One thing the defense can take pride in this season is its play inside the red zone. In a season in which their vaunted defense and their venerable reputation have been shredded by opposing offenses, the Ravens haven't had much to hang their hats on defensively. Overall, they haven't tackled well, they haven't covered well, they have struggled to get off the field on third down, and their lack of a consistent pass rush has helped expose their many flaws (I could write about that one every week). Teams don't fear the Ravens defense like they used to, as we saw when the New England Patriots attacked their cornerbacks through the air and the Kansas City Chiefs ran the football 51 times against them. The Ravens, who imposed their will on opponents for more than a decade, are no longer dictating how offenses will proceed against them. But the Ravens have consistently delivered in the most important 20 yards on the football field -- inside the red zone -- and totally redeemed themselves after allowing the other team to march down the field. On Sunday, linebacker Terrell Suggs promised the offense that if they could produce one more scoring drive, the defense would do its part by keeping the Cleveland Browns out of the end zone. And Suggs was a man of his word, as the Ravens held the Browns to five field goals after they crossed the Baltimore 20-yard line. The Browns threatened but they never get inside the 10-yard line, though to be fair, the Ravens caught a big break when an illegal formation penalty negated Josh Gordon's fourth-quarter touchdown catch and run. The Ravens entered the game ranked ninth in the league in red zone defense, allowing touchdowns 46.4 percent of the time, and they should rise after the Browns went 0-for-5 on Sunday. As poorly as the defense has played at times, that unit has bailed out the offense -- and themselves -- in both of the team's road wins this season. In the Week 5 win over the Chiefs, they bent but didn't buckle, and they allowed six total points in Kansas City's three trips inside the red zone. And in giving Browns kicker Phil Dawson a workout Sunday, they gave the offense a chance to mount a comeback. Maybe their play in the red zone will be a microcosm of their season -- a proud, wounded defense reaching its breaking point but refusing to give into the mounting pressure. Or maybe, if you don't feel like getting reflective, it's simply the defenders taking advantage of the close quarters inside the 20-yard line by stacking the box and applying enough pressure to keep their defensive backs from getting exposed. However you look at it, the Ravens defenders are at their best when their backs are against the imaginary wall that is the goal line. It has happened far too often this season, with the Ravens surrendering nearly 400 yards per game, but imagine where they would be if they were faltering inside the red zone there, too.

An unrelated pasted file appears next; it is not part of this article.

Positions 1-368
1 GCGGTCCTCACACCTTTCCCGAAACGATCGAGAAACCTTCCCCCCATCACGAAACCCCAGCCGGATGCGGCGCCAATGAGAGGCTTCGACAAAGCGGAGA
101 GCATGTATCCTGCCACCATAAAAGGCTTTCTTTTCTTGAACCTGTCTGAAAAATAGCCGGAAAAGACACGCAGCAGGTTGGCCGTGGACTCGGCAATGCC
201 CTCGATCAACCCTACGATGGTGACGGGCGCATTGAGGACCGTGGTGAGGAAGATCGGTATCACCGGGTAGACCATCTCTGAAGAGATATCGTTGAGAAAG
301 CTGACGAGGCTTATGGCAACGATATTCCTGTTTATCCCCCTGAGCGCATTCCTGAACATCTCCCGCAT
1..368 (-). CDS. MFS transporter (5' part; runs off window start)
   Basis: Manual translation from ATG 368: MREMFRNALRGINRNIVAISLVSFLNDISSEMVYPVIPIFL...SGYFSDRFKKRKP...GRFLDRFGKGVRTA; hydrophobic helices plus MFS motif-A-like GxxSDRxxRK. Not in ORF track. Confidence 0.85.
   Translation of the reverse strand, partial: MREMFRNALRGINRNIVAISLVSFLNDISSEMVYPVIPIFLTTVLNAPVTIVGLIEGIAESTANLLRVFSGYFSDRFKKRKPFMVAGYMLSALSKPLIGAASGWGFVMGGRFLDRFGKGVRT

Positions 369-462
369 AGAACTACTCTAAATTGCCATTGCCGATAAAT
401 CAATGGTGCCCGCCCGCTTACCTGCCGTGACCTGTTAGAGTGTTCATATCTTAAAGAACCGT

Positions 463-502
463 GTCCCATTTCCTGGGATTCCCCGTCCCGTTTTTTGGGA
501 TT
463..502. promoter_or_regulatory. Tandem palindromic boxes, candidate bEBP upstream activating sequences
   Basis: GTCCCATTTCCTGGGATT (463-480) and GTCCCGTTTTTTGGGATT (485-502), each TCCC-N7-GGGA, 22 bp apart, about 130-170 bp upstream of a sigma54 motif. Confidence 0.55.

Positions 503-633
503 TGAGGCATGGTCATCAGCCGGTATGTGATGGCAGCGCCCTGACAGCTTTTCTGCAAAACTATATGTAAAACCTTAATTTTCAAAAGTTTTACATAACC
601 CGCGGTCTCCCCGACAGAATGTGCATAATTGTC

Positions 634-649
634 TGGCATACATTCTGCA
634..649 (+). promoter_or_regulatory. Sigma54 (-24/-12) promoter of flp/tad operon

Baltimore Sun photo by Kenneth K. Lam